Trade nourishment for stimulation with a News Fast

We have all been ACCELERATED.

We are all being buffeted by the news cycle.

For at least a few days, and honestly for as long as is feasible for you,

you would be wise to be take some time off from your usual pace and routines, including media consumption routines.


I know, they’re likely part of (y)our self-regulation repertoire. Exactly- we’re going to broaden our repertoire this week. You could be napping and (hopefully) sleeping more (bonus points for getting head to pillow by 10pm for these days before surgery), and listening to guided visualization recordings once or twice (even better) each day to enable a painless and accelerated healing process.

If you’re embraced the notion of a surgical sabbatical of days (or weeks for joint replacement), or even if you’re facing a minimal and working-from-home kind of recovery, you’ll some still have some time to “relax”, which more likely than not could easily look like catching up on emails, browsing the web, social media and finally catching up on Homeland or Game of Thrones or some other epic and stimulating media.

But this is one of those times where I’m suggesting you go against habit. In the spirit of making this time more restorative, getting our bodies– our Earth suits– into a parasympathetic neurological state and keeping ourselves there for as many hours of the day as we can. Laughter, feeling close to another human being, sharing affection with a pet, sipping a broth or stew, listening to a novel on Audible. These are what are going to make this experience go smoothly, with the good humor and resilience available were you ever to need it, but also just to make this experience a springboard for a healthier phase of life.

The world will continue spinning without (y)our attending to it!  And while your phone will be right there waiting for you after your surgery, with its addictive siren-song of emails and notifications, I suggest you take this time to shift to a different rhythm and let your nervous system recover from the intensity of this period.

Turn off all notifications.

Set your emails to “Fetch” manually instead of automatic retrieval (“Push”).

Lay off the social media and news and even email for the days before surgery and at least a week after.

Turn on an OOTO message if you can.

But why no social media?  Because research shows that social media increases social anxiety and especially in these politically troubled times, the web is full of incendiary and panic-inducing news. Let’s spare you the fight or flight amygdala response one gets from righteous rage, fear or panic. Instead, listen to your own rhythms and fill your day with activities which are nurturing rather than stimulating. I don’t mean boring. But we often reach for stimulation when really we’re overtired and need something else.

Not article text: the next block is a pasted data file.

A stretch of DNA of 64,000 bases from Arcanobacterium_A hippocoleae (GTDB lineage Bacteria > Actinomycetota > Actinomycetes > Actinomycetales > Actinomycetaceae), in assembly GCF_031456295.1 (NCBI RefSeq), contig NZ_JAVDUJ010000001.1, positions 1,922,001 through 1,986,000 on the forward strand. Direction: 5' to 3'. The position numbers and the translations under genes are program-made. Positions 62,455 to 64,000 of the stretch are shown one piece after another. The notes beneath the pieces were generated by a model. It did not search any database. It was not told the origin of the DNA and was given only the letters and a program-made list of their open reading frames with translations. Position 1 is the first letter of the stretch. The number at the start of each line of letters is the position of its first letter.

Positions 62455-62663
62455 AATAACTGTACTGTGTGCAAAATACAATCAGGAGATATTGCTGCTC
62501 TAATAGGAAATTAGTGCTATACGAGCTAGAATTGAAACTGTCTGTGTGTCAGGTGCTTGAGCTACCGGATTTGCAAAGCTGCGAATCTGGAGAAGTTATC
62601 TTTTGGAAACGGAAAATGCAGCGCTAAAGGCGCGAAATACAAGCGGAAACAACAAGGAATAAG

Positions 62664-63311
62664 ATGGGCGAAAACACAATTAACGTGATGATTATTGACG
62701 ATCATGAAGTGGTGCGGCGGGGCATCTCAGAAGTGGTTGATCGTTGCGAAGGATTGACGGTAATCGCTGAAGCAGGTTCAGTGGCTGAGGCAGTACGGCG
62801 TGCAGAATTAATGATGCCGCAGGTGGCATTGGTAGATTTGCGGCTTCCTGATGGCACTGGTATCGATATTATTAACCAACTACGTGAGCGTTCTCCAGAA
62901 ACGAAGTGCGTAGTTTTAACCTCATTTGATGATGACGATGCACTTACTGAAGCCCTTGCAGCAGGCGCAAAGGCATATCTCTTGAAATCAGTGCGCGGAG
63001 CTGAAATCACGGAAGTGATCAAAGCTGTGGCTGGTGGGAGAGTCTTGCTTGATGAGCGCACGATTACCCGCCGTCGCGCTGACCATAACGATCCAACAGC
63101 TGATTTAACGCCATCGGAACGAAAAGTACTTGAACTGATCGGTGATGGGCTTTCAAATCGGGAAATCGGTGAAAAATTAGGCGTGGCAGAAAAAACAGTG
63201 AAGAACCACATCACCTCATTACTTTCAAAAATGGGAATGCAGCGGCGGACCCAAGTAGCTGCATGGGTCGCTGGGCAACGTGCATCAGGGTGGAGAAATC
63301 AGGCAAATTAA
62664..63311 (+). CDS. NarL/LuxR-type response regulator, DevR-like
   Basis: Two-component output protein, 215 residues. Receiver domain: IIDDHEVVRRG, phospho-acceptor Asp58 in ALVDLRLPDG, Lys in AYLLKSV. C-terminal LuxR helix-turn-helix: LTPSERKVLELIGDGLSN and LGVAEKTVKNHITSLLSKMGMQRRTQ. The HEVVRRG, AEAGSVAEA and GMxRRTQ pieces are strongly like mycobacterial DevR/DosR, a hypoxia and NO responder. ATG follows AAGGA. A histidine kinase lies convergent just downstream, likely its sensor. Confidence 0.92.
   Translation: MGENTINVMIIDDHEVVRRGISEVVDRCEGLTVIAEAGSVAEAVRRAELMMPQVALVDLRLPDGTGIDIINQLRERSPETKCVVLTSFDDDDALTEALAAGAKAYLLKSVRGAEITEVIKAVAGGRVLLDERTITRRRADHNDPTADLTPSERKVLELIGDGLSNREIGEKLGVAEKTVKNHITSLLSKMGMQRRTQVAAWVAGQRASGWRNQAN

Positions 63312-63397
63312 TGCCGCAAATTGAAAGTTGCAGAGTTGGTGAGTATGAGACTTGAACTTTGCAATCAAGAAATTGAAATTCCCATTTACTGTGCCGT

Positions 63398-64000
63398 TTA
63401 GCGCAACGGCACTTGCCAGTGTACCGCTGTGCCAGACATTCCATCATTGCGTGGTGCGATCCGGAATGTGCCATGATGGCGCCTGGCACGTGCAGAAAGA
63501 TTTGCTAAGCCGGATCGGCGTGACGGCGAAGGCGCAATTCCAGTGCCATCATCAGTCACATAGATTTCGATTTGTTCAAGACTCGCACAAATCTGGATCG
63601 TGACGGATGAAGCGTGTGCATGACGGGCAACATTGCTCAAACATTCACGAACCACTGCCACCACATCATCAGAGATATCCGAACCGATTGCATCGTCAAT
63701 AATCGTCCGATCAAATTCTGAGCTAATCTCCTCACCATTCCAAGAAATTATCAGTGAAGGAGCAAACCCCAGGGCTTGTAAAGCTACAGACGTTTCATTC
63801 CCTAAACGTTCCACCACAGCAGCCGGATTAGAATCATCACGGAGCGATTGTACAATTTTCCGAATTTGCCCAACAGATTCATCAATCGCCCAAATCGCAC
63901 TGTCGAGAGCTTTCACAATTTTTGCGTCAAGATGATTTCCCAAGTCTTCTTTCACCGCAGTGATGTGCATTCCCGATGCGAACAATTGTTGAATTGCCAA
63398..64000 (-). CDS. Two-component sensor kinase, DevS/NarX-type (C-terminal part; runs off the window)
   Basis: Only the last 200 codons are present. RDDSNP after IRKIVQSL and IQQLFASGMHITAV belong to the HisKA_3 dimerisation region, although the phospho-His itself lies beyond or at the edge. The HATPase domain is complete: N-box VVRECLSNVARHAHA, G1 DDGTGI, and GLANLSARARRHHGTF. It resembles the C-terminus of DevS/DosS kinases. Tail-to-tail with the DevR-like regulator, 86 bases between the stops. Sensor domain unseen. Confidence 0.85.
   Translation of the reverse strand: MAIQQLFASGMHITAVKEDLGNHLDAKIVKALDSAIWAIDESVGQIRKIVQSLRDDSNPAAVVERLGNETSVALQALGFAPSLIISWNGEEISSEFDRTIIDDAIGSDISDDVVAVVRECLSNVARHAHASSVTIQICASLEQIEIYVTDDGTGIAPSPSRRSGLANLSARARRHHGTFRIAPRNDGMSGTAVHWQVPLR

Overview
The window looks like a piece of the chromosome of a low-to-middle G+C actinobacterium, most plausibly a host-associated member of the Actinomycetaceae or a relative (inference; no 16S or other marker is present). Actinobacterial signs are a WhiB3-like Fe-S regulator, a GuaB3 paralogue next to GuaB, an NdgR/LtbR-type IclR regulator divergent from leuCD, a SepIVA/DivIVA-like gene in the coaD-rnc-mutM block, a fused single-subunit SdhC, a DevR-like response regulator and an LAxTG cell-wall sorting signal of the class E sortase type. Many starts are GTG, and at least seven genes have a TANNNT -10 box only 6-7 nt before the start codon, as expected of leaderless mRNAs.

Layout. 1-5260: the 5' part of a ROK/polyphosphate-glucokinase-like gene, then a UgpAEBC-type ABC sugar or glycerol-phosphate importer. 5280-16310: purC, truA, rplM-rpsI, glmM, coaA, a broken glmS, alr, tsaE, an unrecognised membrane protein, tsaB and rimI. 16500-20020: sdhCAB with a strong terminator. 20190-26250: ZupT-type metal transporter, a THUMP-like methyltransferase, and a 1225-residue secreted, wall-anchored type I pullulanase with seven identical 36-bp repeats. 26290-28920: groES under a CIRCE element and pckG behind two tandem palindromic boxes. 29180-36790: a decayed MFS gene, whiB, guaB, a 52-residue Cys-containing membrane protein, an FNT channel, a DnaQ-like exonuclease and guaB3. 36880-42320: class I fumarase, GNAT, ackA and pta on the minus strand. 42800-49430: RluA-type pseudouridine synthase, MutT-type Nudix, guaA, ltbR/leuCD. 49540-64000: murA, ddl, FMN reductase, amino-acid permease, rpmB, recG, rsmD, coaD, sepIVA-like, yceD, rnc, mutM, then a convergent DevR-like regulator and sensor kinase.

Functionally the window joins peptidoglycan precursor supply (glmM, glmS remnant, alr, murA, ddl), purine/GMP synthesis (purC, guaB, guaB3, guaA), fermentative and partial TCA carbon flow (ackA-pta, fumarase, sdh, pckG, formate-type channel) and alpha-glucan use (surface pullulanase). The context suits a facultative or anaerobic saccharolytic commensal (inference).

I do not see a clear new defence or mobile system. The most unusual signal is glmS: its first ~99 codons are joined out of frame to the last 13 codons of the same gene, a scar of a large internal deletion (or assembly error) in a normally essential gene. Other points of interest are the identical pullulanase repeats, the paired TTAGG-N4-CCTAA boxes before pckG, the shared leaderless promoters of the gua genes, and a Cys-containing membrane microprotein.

So, bottom line: fill your Netflix queue with content that is emotionally rich and inspiring, bonus points if it can make you laugh or even chuckle (studies show, blah blah) or cry. Perhaps it’s stand-up, music concerts, nature documentaries, or dramatic films. Crying during this period would be of great benefit in releasing tension and toxin (yes, literally). Feeling inspired about the world you will be reentering freed of your limitation, even better.

Even after that first week, if you feel like you need to know what’s happening in the world, consider visiting a site that features inspiring positive stories like these or these here. And consider getting at least some of your news from Stephen Colbert’s Late Night (available anytime on YouTube) where the outrage is titrated with laughter.

What about staying connected to friends and getting encouragement?

If you want to be efficient about keeping dear ones up to date, or if you will be coordinating support from a group of people, consider using a free service (website) like Caringbridge. You invite your friends and family and have one centralized place to post updates, ask for support, and receive lots of encouragement. A place that’s not overrun by hatebots and other behavioral modification experiments.

Leave a comment

Your email address will not be published. Required fields are marked *